Having bunchy parchment will affect the lines/shape of the cake / gold bar. To achieve this, place the pan on it’s long side on top of the parchment and cut around it. Repeat this for the short end. Then trace and cut another of each of the sides. Then cut a rectangle that is just slightly bigger than the bottom of the pan. Butter the inside of the pan and press the parchment pieces into place. The butter will act like glue. Pour the cake mix into the freshly lined pan and bake for 55 minutes. When your timer goes off, remove it from the oven and poke a tooth pick or wood skewer into the baked cake to make sure it’s done. If the stick comes out clean, it’s done! If there’s wet batter on it, bake for 5 more minutes and repeat this process until the pick/stick comes out clean. To get the fondant the most ‘goldy’ it can be, mix half of the 24oz white fondant ‘brick’ with 1/3 of the yellow. Mix them independently first to soften them, and then knead them together until it’s a uniform color. You will never be able to achieve a true gold color for the fondant, but the goal is to make it as tonally the same as possible so that it doesn’t distract the eye from the gold leafing. To do this, mix 3 drops of yellow food coloring with 2 drops of red and one drop of green. Pinch off a piece of the mixed fondant and put about half of the food coloring onto the fondant bit. The food coloring is pretty powerful, so to protect your hands from getting dyed along with the fondant, it’s a good idea to put on a pair of non-latex gloves.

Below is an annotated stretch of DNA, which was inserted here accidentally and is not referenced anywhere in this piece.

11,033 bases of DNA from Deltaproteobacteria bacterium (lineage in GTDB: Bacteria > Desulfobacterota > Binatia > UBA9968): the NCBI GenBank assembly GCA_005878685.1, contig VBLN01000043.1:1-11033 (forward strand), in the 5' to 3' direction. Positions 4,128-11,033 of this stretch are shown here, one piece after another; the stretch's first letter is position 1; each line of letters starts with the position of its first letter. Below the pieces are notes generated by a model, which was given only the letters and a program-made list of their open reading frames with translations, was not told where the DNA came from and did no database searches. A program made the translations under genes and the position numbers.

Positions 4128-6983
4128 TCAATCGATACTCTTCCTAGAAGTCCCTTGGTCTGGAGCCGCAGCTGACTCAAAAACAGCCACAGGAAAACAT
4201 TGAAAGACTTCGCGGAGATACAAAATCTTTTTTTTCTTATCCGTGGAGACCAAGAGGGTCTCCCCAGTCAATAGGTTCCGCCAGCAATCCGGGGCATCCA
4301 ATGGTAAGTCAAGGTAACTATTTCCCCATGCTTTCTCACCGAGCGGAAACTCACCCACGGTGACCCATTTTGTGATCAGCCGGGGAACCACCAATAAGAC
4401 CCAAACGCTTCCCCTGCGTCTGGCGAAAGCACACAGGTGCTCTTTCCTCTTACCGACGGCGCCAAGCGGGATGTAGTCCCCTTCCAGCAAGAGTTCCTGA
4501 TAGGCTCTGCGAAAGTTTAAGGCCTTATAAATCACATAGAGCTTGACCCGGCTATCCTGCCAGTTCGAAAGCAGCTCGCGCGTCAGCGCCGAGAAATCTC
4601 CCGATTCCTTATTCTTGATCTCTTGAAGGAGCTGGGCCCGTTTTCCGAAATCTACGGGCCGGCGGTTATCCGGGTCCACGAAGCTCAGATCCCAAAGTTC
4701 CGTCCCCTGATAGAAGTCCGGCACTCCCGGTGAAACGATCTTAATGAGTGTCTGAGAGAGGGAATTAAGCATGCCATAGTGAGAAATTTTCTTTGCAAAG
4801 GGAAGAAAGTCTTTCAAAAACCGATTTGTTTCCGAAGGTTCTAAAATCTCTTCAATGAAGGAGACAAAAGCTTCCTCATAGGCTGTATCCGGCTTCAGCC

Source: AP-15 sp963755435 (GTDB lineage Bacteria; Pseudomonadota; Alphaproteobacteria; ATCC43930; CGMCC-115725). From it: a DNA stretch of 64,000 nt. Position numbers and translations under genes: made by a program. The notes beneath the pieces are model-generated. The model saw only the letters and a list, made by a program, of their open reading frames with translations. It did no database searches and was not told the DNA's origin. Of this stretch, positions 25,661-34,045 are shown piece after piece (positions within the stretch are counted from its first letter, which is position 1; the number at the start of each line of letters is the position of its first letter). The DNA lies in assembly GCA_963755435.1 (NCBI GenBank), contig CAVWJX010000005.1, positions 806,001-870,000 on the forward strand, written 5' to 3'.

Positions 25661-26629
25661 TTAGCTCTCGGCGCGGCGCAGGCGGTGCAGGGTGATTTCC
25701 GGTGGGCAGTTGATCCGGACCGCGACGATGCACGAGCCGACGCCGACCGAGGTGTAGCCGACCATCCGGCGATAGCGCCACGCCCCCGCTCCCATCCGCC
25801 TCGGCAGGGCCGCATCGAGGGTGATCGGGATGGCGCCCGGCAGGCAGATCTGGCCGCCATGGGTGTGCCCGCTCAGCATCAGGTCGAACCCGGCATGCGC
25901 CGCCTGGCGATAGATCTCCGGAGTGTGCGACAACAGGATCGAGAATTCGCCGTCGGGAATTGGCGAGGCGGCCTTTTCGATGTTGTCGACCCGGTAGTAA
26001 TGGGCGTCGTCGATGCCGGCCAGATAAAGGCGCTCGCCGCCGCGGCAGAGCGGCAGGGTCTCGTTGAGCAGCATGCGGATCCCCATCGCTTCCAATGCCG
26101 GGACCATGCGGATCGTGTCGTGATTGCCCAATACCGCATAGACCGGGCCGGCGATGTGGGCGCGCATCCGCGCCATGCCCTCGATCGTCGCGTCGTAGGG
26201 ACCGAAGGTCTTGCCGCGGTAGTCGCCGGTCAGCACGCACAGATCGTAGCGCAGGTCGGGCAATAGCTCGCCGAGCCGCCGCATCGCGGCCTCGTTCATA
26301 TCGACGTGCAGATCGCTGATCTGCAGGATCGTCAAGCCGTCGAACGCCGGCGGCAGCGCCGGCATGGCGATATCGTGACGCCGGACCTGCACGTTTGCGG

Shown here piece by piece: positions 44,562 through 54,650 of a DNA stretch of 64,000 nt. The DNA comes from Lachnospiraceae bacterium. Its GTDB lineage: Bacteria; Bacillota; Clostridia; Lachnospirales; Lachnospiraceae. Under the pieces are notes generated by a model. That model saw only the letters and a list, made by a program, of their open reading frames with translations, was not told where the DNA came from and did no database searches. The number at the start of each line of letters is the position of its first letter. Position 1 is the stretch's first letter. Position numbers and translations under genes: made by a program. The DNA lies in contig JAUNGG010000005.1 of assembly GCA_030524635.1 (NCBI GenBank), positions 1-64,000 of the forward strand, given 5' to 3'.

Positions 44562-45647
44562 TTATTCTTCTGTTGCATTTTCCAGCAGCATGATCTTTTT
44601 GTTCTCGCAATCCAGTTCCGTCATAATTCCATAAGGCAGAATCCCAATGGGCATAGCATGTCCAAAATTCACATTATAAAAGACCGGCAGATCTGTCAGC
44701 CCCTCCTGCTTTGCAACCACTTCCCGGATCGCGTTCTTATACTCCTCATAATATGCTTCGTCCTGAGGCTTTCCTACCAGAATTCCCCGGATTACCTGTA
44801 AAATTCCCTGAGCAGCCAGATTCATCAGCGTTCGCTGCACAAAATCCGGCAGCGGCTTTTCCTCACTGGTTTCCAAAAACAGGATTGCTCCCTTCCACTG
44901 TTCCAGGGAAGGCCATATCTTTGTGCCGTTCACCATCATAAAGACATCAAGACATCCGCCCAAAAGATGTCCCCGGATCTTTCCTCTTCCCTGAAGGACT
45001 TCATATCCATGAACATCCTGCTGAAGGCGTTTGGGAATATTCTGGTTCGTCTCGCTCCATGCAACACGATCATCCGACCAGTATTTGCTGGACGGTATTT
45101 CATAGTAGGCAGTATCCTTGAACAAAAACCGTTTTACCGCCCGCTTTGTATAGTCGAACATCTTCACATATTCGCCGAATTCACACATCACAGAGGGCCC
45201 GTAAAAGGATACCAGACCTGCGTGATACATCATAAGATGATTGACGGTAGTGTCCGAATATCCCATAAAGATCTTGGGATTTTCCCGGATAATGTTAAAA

Mix the food coloring well into the fondant bit. Then add it to the larger chunk and knead/mix them together until you have a uniform color. It should be a slightly green/brown yellow. Wrap the fondant well in plastic wrap and set aside. Now it’s time to mix up the icing that will act as the glue between the cake and fondant. Use a hand mixer to blend the butter, vanilla, lemon, and cream cheese until smooth. Slowly add in the icing sugar until it’s all been blended in. Set aside. Decide what you’re going to use as a cake plate and place it in front of you. On the plate, or a separate cutting surface, take a bread knife and cut off the raised top bit of the cake so that when the cake is placed top side down, it will lie flat. Place the cake top side down on your cake plate.